#CardCorner: 1988 Fleer Bobby Bonilla
In between, the slugging kid from the South Bronx hit all the highs and lows that baseball could offer.
Born Feb. 23, 1963, Bonilla – whose parents moved to the Bronx from Puerto Rico before he was born – grew up about a mile away from Yankee Stadium and turned to sports as a way to seek a better life. Bonilla starred on the diamond in high school but went unselected when he became eligible for the MLB Draft in 1981.
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But his high school coach, Joe Levine, had other ideas when Bonilla enrolled in college with plans to study computer science. Levine arranged for Bonilla to join an all-star squad that would play ball in Europe that summer and helped Bonilla pay the costs associated with travel.
“I’m not where I am today if it wasn’t for him,” Bonilla told the Los Angeles Times in 1988.
Syd Thrift, who had helped found the Kansas City Royals Baseball Academy in the 1970s but was then working in real estate, coordinated the trip to Europe. Based on Thrift’s recommendation, the Pirates signed Bonilla on July 11, 1981, and sent him to their rookie ball affiliate in the Gulf Coast League.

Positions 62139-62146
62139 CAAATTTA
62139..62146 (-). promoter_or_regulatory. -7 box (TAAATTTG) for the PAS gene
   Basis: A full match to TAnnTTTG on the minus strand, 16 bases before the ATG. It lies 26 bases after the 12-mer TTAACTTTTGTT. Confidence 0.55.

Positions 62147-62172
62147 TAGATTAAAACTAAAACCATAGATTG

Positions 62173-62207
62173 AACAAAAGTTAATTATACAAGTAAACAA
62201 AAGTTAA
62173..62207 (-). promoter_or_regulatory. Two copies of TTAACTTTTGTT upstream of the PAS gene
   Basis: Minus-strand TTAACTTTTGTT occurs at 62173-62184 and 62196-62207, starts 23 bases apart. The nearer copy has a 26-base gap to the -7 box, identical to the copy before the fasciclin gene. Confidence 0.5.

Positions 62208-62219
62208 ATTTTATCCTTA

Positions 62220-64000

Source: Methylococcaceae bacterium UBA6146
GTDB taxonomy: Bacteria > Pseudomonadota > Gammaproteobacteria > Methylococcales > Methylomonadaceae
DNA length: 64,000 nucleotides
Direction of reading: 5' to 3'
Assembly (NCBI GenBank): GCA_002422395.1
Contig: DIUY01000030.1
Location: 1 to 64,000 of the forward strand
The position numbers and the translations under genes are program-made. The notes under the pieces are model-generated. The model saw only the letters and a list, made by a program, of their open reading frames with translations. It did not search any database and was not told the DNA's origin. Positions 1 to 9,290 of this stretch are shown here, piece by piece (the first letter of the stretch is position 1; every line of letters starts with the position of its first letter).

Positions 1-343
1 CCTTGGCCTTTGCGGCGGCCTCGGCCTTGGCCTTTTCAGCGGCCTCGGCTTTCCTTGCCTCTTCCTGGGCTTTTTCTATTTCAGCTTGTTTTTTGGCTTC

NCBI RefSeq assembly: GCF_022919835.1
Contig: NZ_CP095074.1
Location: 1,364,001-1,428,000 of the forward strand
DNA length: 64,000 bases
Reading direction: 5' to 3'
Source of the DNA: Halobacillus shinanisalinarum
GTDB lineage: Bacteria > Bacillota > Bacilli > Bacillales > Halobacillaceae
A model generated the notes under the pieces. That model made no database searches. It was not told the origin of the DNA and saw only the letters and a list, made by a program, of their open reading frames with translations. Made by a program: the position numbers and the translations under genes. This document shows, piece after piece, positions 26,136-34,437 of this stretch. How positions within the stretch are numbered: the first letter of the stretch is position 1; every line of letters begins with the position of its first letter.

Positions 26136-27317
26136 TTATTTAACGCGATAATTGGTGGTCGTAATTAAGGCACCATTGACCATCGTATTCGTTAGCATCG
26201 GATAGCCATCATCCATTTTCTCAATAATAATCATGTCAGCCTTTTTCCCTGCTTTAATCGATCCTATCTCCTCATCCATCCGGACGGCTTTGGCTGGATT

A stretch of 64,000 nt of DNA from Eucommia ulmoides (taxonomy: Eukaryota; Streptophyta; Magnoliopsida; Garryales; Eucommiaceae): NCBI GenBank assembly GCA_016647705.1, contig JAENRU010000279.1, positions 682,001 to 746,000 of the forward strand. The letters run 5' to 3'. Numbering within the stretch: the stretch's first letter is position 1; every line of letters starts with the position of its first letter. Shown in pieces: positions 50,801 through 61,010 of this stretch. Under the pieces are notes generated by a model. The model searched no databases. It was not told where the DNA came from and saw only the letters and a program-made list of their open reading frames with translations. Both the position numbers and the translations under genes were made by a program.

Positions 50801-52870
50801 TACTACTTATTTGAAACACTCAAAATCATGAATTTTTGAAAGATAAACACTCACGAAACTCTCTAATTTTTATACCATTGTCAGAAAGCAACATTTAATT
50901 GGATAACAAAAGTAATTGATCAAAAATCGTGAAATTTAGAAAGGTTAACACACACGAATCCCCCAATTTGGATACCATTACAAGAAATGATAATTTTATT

Bonilla spent two nondescript seasons in rookie ball, but began to emerge as a prospect in 1983 when he scored 88 runs to go with 11 homers, 59 RBI and 28 stolen bases for the Class A Alexandria Dukes of the Carolina League.
He was promoted to Double-A in 1984, posting similar numbers with 74 runs scored, 11 homers, 71 RBI and 15 steals in the pitcher-friendly Eastern League. The Pirates invited Bonilla to their Spring Training camp in Bradenton, Fla., in 1985 – but the opportunity turned into injury when Bonilla broke a bone in his right leg after colliding with teammate Bip Roberts during a “B” game against the Kansas City Royals.
The setback limited Bonilla to 39 games at Class A Prince William (where the Alexandria franchise had moved) in 1985. Following the season, the Pirates decided not to include Bonilla on their 40-man roster – and the White Sox grabbed him in the Rule 5 Draft.
“That was an awful gamble I had nothing to do with,” said Thrift, who had become the Pirates general manager about a month before the 1985 Rule 5 Draft.
But Thrift would soon correct the team’s mistake. Bonilla got regular playing time with the White Sox at first base and left field, needing to stay on Chicago’s roster or be offered back to the Pirates. After hitting .269 with two homers and 26 RBI in 75 games, Bonilla went back to Pittsburgh when Thrift offered Jose DeLeon – a talented and often hard-luck pitcher – in a one-for-one deal that was consummated on July 26, 1986.
“I’m the type who pinches himself every day,” Bonilla told the L.A. Times in 1988. “I mean, people talk about the pressure of playing in the big leagues, but where’s the pressure compared to growing up in a ghetto and looking for ways to get out? I’m talking about houses burning and people starving, and I’m supposed to be trembling playing the first place Mets…or Dodgers?
“I’m having the most fun I’ve ever had.”
Craig Muder is the director of communications for the National Baseball Hall of Fame and Museum